During conference, Huerta

overthrown by Carranza

Assisted by Pancho Villa

Francisco “Pancho” Villa

Carranza’s military leader, armed and equipped by US Army to fight Huerta

Former bandit leader

Villa with American general John “Black Jack Pershing

US vs. Villa

Wilson promises support, recognition if Carranza removes Villa from command

Villa vows revenge, begins raids on American holdings in Mexico

Raids Columbus, NM;

Kills 18 Americans

(July, 1916)

US vs. Villa

Wilson sends Pershing into MX to capture Villa, despite MX protests

Villa evades US for over a year

Pershing returns to US to lead US Army in WW I

Villa never captured; rumors?

Triple Alliance:

Germany, Italy, and Austria-Hungary

Italy changes sides, replaced by Ottoman Empire (Turkey)

Causes of World War I: Alliance System in Europe

Triple Entente:

Britain, France, and Russia

Called the Allies, joined by US eventually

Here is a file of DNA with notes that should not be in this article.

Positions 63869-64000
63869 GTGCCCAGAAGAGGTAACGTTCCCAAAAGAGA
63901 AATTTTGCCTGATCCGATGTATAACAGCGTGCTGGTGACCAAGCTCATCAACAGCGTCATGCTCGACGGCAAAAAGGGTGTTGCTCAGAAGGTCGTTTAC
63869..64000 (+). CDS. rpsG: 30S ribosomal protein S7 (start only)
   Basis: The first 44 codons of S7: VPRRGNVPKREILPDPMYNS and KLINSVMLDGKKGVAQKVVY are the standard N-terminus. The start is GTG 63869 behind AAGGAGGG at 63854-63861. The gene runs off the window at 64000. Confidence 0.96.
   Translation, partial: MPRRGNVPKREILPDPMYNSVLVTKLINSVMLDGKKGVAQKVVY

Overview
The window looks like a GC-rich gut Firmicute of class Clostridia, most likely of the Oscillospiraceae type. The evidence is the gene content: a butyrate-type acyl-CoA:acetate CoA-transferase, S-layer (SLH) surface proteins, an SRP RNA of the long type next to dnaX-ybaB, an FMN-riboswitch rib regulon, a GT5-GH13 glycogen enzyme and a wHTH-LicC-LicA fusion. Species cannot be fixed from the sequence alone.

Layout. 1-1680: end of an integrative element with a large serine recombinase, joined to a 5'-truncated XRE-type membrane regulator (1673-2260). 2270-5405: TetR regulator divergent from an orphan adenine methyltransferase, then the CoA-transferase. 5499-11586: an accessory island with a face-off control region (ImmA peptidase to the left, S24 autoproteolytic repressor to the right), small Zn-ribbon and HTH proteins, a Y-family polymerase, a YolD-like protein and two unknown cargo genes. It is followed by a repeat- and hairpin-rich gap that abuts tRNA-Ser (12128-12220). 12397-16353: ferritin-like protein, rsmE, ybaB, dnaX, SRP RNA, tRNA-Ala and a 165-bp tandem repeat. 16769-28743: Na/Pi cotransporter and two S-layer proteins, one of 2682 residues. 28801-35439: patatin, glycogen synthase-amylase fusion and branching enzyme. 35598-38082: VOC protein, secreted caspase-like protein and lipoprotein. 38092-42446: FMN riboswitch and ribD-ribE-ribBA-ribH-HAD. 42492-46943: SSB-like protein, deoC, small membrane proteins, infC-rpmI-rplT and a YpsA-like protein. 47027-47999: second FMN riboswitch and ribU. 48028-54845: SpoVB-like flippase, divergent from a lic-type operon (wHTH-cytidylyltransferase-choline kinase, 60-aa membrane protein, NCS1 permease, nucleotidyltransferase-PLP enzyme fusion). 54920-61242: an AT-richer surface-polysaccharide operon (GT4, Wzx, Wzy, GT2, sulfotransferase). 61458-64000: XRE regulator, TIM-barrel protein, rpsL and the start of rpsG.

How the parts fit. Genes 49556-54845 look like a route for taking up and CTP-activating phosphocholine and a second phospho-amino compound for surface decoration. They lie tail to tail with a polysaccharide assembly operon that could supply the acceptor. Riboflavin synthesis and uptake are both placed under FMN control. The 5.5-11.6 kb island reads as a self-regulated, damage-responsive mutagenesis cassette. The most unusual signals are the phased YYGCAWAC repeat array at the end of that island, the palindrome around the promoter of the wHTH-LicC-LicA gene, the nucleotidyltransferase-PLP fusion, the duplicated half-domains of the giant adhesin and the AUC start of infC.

Both alliances had secret agreements to go to each other’s defense if attacked

Neither side knew how strong the alliances were for the other side

Causes of World War I: Alliance System in Europe

Causes of World War One: Kaiser Wilhelm II of Germany

Aggressive, vain, nationalist

Sought “Germany’s place in the

sun” by expanding empire

Conflicts with Britain

Causes of World War One: Expanding Empires

Germany and Britain global competition

Causes of World War One: the British-German Arms Race

Britain and Germany created huge navies of advanced ships (the “dreadnoughts”)

Germany, Russia, and France increased size of armies

British dreadnought

German dreadnought